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10 Questions for Jennifer Schomburg Kanke

- By Edward Clifford

Five miles from Buchtel
              the snow has turned to rain,
                            the creek laps the edges of the road.

Tomorrow the ground
                will freeze again, flood
                              trapped, no place to go
—from "Rt. 13, Late May," Volume 62, Issue 4 (Winter 2021)



10 Questions for Craig Santos Perez

- By Edward Clifford

I drop my daughter off at her first day

of preschool—re-opened after a year closure.

Masked teachers, unvaccinated children.
—from "Preschool Sonnet during the Pandemic," Volume 62, Issue 4 (Winter 2021)

Tell us about one of the first pieces you wrote.
The first poem I wrote that was published in a literary journal was titled, “The Lust of Emperors,” and it was about how soldiers are sacrificed during war, and it includes a memory of my dad, who was drafted to fight in the American war in Vietnam.

What writer(s) or works have influenced the way you write now?
I have been deeply influenced by an older generation of Pacific Islander writers, including Albert Wendt, Haunani-...

Our America

A Fascism for Our Time

- By Harry Harootunian

Editor's Note: First posted precisely one year ago, we can think of nothing more appropriate to revisit on this dark anniversary than Harry Harootunian's chilling and incisive diagnosis of our world today.

(Image: Ben Shahn, Walking Figures: circa 1960, silkscreen.)


“A Fascism for Our Time” focuses on how the accidental convergence of global capital and the COVID pandemic, by traveling the same route, has inadvertently unveiled unraveling circumstances in our political, economic, and social life that easily point to the possible formation of a fascist political imaginary in the United States, if not its...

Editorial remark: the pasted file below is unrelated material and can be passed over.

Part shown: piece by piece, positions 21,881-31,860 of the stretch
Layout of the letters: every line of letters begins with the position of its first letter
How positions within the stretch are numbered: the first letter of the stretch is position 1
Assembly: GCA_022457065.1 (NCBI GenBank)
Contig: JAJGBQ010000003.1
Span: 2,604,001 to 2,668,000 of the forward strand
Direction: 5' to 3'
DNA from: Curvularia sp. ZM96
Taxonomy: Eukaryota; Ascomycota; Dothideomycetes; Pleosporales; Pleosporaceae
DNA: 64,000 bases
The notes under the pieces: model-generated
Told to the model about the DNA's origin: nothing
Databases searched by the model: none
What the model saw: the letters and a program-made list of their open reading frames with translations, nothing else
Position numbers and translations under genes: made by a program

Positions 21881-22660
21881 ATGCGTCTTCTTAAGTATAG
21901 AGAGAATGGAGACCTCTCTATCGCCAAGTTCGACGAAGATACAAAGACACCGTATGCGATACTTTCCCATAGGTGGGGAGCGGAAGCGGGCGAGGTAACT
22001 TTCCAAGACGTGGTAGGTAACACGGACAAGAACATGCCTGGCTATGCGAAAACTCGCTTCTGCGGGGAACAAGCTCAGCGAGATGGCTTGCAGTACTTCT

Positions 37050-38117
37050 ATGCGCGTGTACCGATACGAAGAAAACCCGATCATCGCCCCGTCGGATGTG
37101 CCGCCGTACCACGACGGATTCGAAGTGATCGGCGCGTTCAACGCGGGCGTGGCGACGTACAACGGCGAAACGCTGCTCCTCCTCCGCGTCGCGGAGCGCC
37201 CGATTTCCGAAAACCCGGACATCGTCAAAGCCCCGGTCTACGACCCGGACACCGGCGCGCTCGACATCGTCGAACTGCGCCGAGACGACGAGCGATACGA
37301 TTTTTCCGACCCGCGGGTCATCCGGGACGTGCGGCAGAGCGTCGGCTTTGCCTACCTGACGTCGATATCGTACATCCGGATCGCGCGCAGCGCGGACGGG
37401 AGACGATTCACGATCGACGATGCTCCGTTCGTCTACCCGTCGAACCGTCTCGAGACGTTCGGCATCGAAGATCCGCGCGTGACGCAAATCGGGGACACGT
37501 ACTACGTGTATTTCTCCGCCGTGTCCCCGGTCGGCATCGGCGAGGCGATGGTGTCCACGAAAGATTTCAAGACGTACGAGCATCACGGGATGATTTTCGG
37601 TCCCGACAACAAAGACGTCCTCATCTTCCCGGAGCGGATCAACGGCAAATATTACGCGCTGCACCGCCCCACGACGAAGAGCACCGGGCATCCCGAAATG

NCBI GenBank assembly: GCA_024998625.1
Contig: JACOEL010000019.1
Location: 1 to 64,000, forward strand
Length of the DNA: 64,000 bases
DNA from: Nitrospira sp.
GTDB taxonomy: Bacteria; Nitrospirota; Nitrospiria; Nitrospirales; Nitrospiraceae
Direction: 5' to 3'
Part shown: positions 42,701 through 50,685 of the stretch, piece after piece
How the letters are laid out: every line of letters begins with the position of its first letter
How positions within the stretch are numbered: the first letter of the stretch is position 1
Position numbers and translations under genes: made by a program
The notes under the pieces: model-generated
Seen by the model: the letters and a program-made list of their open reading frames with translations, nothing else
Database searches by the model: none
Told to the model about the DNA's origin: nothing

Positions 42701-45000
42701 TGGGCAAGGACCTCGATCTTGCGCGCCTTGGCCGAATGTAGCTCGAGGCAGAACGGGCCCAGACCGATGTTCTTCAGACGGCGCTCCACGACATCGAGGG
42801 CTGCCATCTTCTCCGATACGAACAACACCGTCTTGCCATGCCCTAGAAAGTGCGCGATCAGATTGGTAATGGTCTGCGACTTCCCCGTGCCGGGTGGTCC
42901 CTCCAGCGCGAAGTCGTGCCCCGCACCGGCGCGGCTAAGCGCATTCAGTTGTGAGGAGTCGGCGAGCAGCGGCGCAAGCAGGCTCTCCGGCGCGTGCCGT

The Next Best Thing

All Are Worthy of Song

- By Barbara Krauthamer

Editor's Note: On December 3, 2021, at the Old Chapel on the campus of the University of Massachusetts Amherst, friends, colleagues, and community members met to celebrate the work of UMass Professor of English and MR Contributing Editor Martín Espada, to recognize his singular achievements—during his long career but also in a single year where his most recent collection of poems, Floaters, received the National Book Award and where he received one of the inaugural Letras Boricuas Fellowships. Before a reading by the poet, the following introduction was provided by Barbara Krauthamer, Dean of the College of Humanities and Fine Arts and Professor of History at the University of Massachusetts Amherst.

It is now my pleasure and...


10 Questions for Jeannine Hall Gailey

- By Edward Clifford

Milkmen returned to their jobs.

Sales of private jets and air purifiers went through the roof.

There were shortages, but they were short-lived:coins, toilet paper, bleach.
—from "Things I Forgot to Tell You about the End of the World," Volume 62, Issue 4 (Winter 2021)

Tell us about one of the first pieces you wrote.
One of the first poems I remember writing was when I was seven years old. We lived near the Oak Ridge National Labs (and my father consulted there) where some nuns just a few years ago were arrested for protesting building nuclear weapons, or the nuclear waste, or just trespassing on the grounds? Something. Anyway, to me it was a very sinister seeming place. I wrote a very clever (I thought) poem about...

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